Emily Kaplan taught second-grade in a “no-excuses” charter school, and now teaches in a public school. EduShyster offered her space on her blog to explain a very serious concern about the future of children who are pushed too hard and too early to master academic skills.


Every day in the charter school began with the recitation of a creed. Every child was required to “track” the teacher (with their eyes) and to dress precisely as the rule book decreed. Behavioral expectations were ironclad.


Kaplan writes:


This school is obsessed with success. Its students chant about it daily; its walls are plastered with banner-sized recipes in bold fonts and bright colors. And its proponents claim that, because it has the highest test scores in the state, it has achieved it.


These test scores don’t tell the whole story, of course, but they are also not meaningless. The school’s youngest students— children of color from
predominantly low-income families— can do a lot. These five-, six-, and seven-year-olds who start each day by pumping their fists into the air while chanting about success are articulate in person and on the page; they are perspicacious readers and creative, rational mathematicians. The nine hours a day they spend in classrooms named after four-year colleges— where every lesson is aligned to a standard and cut-out caterpillars with their names on them publicly climb the Reading Level Mountain—enable them to attain academic milestones earlier than their peers in more traditional school environments, where children spend six-hour school days engaged in less direct instruction and more play-based, child-driven exploration.*


If the early attainment of academic skills—coupled with constant, explicit messaging about the necessity of pursuing long-term goals—were a primary determinant of long-term success, it stands to reason that the young children at this “no-excuses” school would continue, unobstructed and ahead of the curve, on their “path to success.” But they don’t.


Once children at this school reach adolescence, they struggle. Their high school entrance exam percentiles are far lower than those of their state standardized tests, and they are not admitted in large numbers to the most selective high schools. At the high schools they do attend, they struggle: in their first semester, 81% of last year’s ninth graders earned below a 3.0 grade point average. Existing evidence indicates that these students— who have spent their entire educational careers, from kindergarten onward, in classrooms named after four-year colleges, striving toward big long-term goals like Excellence and Success— aren’t graduating from college in large numbers. They aren’t Excelling, and the extent to which they are even Succeeding is debatable.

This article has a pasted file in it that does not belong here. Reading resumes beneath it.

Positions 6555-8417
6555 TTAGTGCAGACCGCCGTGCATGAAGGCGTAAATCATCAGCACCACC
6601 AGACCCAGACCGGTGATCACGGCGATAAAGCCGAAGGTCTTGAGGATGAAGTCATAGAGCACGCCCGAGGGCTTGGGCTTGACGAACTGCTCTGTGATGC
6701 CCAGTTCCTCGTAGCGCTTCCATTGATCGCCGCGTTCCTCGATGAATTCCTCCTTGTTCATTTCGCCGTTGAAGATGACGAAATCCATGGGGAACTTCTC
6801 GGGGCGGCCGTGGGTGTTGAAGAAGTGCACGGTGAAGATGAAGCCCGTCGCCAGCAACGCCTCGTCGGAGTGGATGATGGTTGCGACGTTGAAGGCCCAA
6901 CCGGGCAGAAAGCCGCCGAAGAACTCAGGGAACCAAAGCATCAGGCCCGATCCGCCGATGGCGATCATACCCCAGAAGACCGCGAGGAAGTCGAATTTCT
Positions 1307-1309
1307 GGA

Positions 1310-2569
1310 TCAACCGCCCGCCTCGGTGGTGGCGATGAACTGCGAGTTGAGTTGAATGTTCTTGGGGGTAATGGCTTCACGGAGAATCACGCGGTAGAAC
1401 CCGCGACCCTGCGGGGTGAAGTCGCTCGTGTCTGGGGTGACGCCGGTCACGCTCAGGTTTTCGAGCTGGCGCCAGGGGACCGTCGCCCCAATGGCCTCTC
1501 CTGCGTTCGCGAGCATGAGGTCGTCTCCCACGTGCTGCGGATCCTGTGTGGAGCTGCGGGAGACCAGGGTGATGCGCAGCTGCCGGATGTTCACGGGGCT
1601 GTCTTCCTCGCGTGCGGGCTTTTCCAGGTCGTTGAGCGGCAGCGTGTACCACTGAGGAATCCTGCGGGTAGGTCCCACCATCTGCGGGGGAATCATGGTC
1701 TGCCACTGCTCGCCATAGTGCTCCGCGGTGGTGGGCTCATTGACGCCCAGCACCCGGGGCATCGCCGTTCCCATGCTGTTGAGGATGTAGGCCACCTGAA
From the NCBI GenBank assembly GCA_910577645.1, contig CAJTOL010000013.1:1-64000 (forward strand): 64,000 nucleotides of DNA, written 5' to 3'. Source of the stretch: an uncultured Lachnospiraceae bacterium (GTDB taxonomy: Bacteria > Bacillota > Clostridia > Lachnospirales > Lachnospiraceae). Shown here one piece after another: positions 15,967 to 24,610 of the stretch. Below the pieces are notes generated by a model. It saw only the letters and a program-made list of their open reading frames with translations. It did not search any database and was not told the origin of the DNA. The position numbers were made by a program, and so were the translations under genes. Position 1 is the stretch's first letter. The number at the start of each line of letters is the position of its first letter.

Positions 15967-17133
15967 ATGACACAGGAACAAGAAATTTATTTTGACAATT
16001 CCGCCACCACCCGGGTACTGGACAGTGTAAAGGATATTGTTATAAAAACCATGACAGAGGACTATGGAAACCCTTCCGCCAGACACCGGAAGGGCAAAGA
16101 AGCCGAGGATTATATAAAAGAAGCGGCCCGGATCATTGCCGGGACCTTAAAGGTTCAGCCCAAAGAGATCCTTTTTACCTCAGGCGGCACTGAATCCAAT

So why is this? Why do children who learn to read earlier than their peers do so poorly in ways that matter later on? Why do children for whom every aspect of their education, from kindergarten onward, is tailored toward graduating from college so often struggle to graduate from college?


Reflecting on my experiences teaching both at this school and at more traditional public schools, I find myself wondering if the methodology that enables young children to achieve so much so early actually hinders their long-term prospects. What if the struggles of graduates of “no excuses” schools reveal deficits that are not academic, but rather socioemotional? What would happen if, instead of spending nine hours a day engaged in academic tasks determined by a teacher, children were to spend a large portion of their day developing “soft skills” that would enable them to overcome the hurdles they will encounter when they’re older? What if, like their suburban counterparts, they spent large portions of their day in rigorous, developmentally appropriate activities: learning to make friends, make art, and make believe, exploring and creating their interests and their identities?


That is, what if a necessary component of improving the long-term prospects of small children from disadvantaged backgrounds is not accelerating through childhood, but purposefully lingering in it?…


Pushing children to attain academic skills they will attain regardless— while depriving them of other, more developmentally appropriate activities that would enable them to succeed independently when they are older— is short-sighted at best. Implementing a more developmentally appropriate curriculum for young children might result in lower test scores in the short term, but I suspect that its long-term effects— both in terms of test scores and more relevant measures of success— would compensate. (This solution, however, is admittedly incomplete; I suspect that in order to set children living in poverty on a true “path to success,” communities require resources and support that no school on its own is capable of providing.)


We really have very little information about the long-term effects of pushing children to behave like little soldiers and requiring them to master academic skills instead of playing and socializing.


I recall a conversation with the president of a liberal arts college a few years ago who told me that it had accepted a number of charter school graduates from one of the best charter chains. Few of them could read complex texts or interpret material that required critical thinking. That’s an anecdote, not research. But it raises questions about the value of militaristic education and whether it helps children or improves education.